Wednesday, October 22, 2014

Isaacson on a New Paradigm for Artificial Intelligence

In the September 27-28, 2014, edition of The Wall Street Journal, Walter Isaacson (The Innovators) talks about code cracker Alan Turing, thinking machines, and a new paradigm for artificial intelligence. Excerpts:
These questions [about free will] came together in a paper, "Computing Machinery and Intelligence," that Turing published in 1950. With a schoolboy's sense of fun, he invented a game -- one that is still being played and debated -- to give meaning to the question, "Can machines think?" He proposed a purely empirical definition of artificial intelligence: If the output of a machine is indistinguishable from that of a human brain, then we have no meaningful reason to insist that the machine isn't "thinking." ...

At Applied Minds near Los Angeles, you can get an exciting look at how a robot is being programmed to maneuver, but it soon becomes apparent that it has trouble navigating an unfamiliar room, picking up a crayon and writing its name. A visit to Nuance Communications near Boston shows the wondrous advances in speech-recognition technologies that underpin Siri and other systems, but it is also apparent to anyone using Siri that you still can't have a truly meaningful conversation with a computer, except in a fantasy movie. A visit to the New York City police command system in Manhattan reveals how computers scan thousands of feeds from surveillance cameras as part of a Domain Awareness System, but the system still cannot reliably identify your mother's face in a crowd.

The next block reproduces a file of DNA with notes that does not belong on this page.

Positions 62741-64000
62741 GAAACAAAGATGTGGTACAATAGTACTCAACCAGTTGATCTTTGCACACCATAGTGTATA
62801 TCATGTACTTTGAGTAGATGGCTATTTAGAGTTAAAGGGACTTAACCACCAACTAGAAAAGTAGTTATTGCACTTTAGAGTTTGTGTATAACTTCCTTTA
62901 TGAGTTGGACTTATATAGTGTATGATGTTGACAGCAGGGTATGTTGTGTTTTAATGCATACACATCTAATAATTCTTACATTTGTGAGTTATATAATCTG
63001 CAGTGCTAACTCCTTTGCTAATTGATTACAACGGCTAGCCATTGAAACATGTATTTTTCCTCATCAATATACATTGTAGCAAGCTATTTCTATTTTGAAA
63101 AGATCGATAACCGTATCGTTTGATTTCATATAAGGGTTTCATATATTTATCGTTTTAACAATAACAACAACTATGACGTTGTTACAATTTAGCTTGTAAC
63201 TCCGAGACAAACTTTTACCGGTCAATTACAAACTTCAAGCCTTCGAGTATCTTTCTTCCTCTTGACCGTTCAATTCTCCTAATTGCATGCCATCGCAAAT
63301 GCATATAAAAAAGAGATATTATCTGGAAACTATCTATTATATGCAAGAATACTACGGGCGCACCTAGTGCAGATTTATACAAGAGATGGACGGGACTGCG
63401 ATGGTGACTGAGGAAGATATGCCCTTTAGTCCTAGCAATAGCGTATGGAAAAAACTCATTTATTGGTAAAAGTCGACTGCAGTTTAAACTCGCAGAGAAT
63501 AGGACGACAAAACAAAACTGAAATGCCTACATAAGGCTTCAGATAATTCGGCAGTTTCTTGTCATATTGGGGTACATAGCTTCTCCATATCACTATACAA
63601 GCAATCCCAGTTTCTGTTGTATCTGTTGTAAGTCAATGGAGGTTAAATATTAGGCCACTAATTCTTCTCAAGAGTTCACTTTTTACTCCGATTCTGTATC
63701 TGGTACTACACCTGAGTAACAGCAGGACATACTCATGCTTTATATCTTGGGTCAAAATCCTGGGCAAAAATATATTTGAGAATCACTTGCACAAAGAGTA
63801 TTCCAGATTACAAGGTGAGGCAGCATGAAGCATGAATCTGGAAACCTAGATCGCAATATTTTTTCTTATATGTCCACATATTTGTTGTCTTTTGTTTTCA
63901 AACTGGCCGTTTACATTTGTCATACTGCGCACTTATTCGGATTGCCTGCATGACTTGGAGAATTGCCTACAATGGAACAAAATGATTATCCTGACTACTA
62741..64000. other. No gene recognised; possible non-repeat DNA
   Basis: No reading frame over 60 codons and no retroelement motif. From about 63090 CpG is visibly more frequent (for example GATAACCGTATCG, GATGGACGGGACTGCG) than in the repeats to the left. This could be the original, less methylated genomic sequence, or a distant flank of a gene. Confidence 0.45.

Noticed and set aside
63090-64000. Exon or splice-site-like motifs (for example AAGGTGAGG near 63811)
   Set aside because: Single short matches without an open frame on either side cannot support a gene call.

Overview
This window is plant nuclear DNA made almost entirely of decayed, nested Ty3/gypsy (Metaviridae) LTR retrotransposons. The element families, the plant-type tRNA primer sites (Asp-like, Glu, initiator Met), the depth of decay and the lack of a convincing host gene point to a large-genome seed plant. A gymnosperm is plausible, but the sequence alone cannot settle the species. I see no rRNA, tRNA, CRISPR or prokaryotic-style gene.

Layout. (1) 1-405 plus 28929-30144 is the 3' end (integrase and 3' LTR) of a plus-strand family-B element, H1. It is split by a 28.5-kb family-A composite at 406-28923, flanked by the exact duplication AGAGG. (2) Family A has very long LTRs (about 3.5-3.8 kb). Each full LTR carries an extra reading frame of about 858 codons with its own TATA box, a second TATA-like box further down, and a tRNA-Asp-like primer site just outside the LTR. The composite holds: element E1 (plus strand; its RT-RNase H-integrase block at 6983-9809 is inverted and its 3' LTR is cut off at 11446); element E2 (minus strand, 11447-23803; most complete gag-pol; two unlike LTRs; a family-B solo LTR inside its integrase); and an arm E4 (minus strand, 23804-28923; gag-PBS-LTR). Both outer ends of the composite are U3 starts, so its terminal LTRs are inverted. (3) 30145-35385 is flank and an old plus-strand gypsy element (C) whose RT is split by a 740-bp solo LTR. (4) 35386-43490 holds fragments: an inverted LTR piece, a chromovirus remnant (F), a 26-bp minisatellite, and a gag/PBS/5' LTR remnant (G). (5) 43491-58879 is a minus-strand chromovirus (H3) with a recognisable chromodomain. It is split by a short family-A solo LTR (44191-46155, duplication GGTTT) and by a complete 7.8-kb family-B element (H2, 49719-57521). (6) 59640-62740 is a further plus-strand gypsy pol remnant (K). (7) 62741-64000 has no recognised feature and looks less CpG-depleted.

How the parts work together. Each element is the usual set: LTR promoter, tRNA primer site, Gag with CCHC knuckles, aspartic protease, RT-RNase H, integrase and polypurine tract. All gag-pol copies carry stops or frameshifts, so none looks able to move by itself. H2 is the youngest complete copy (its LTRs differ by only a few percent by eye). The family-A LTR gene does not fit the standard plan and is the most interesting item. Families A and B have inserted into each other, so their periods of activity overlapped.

All of these tasks have one thing in common: Even a 4-year-old can do them.

Perhaps the latest round of reports about neural-network breakthroughs does in fact mean that, in 20 years, there will be machines that think like humans. But there is another possibility, the one that Ada Lovelace envisioned: that the combined talents of humans and computers, when working together in partnership and symbiosis, will indefinitely be more creative than any computer working alone.
Read the whole thing (and if the Journal's Web site wants you to subscribe, remember that Google is your friend). For years, the idea of the sentient computer has permeated science fiction. (Think William Gibson's Wintermute or Arthur C. Clarke's Hal 9000.) In fact, I'd argue that it's moved from trope to cliché. What's more, few genre writers have ever stopped to critically consider the concomitant concepts of such a view, such as how the increasing physical complexity of the material brain can ever result in an immaterial mind or why focused thought sometimes seems to reshape gray matter. Here's to hoping Isaacson's paradigm of computer/human partnership gains popularity not only for creativity's sake, but so that more people can start considering big questions.

(Picture: CC 2011 by Saad Faruque)

Friday, October 17, 2014

Small Sorrows and Everyday Joys Roil Ocean

The danger for a novelist in finding repeated success lies in the increased probability that readers will eventually get wise to his formula. The more distinctive the style, the greater the danger, and few modern fantasists are as distinctive as Neil Gaiman. His mystical stories often feature young protagonists traipsing into faerie (Stardust), being raised by dead people (The Graveyard Book), and finding their mothers replaced by an unnamable horrors bent on their destruction (Coraline). I've generally enjoyed Gaiman, but I have to admit that descriptions of his latest book, The Ocean at the End of the Lane, made it seem somewhat lacking: A boy living in the British countryside discovers that his mysterious neighbors, the Hempstock women, have access to a world beneath the world. Okay, nothing new so far. But Gaiman keeps things fresh in an unexpected way: For the first third or so of the book, his trademark fantasy barely gets a nod.